Large amounts of sensitive data is stored on a server, these could include login credentials, source code and others. This data is generally stored in a way that is not accessible to the end user, but as all of it is required by the application to run there is an inherit danger. The application needs to make use of this data to execute correctly and therefore it must be accessible from the application. Below is one example where this data has been exposed.

MySQL Credentials


MySQL login files are generally stored in a separate file to the rest of the application logic, mainly for convenience. In this example the developer has opted to store the server details in a file called containing the following:
<?php $user = 'username'; $pass = 'Passw0rd'; $host = 'localhost'; mysql_connect($host, $user, $pass) or die(mysql_error()); ?>

With the details above an attacker could gain access to your MySQL server and have the same privileges that your application does. Their inclusion within the source code is an obvious risk, but an unavoidable one. There is no default type set for .inc files on a Apache server so it will default to text/plain. This causes even greater concern, if the file is stored in document root, as anyone accessing the file will be able to see its entire contents in plain text. For example if the file was stored in /www/inc/ then a user visiting will be have access to the login credentials for the MySQL server.


There are a number of very simple solutions to this problem. The first and most obvious is to move the file out of the root directory. As long as the web server has read privileges on the file this should work fine. Best practice is to keep files that are not to be directly accessed via a URI out of the root directory. Every file that is with that root directory has a URL and therefore is accessible (unless configured otherwise).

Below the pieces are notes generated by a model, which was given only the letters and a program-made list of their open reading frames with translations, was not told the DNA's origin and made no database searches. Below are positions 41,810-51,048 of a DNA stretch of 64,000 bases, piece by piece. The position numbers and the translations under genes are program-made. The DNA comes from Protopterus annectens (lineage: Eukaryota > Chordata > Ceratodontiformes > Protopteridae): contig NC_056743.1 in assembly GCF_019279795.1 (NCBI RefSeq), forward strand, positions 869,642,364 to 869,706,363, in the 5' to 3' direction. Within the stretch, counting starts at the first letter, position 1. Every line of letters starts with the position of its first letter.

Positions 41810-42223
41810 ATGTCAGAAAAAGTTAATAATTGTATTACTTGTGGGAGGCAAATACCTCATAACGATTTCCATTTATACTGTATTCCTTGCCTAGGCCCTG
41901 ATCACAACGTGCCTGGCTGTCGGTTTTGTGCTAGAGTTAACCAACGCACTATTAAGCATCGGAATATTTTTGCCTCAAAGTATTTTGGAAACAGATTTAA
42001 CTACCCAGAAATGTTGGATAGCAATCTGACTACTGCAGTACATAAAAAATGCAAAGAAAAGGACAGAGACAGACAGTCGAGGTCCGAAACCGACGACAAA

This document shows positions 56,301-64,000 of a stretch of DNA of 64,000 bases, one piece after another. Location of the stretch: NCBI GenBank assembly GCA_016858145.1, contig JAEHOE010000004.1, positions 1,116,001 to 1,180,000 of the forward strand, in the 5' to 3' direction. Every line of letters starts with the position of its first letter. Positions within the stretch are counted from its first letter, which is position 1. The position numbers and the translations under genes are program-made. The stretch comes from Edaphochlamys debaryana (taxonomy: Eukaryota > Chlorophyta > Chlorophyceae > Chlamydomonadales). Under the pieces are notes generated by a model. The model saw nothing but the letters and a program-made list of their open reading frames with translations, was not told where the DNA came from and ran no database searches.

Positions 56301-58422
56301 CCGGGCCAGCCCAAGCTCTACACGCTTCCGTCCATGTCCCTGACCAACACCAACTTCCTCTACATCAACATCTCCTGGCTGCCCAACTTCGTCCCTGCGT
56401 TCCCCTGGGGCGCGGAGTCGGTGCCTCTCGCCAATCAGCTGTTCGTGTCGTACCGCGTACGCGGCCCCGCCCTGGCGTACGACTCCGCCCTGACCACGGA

The second and easier solution is to change the extension to PHP, seeing as this file contains PHP code after the file is executed the details will not be visible. Please see previous suggestion as to why, although fixing the problem is not necessarily to best idea.

If for whatever reason you are prevented from using the initial solutiont then you can configure your server to reject requests to this file. We can assume that any request to files with the extension inc can be denied as they are only used in conjunction with other scripts. An example solution for Apache:
<Files + "\.inc$"> Order allow,deny Deny from all </Files>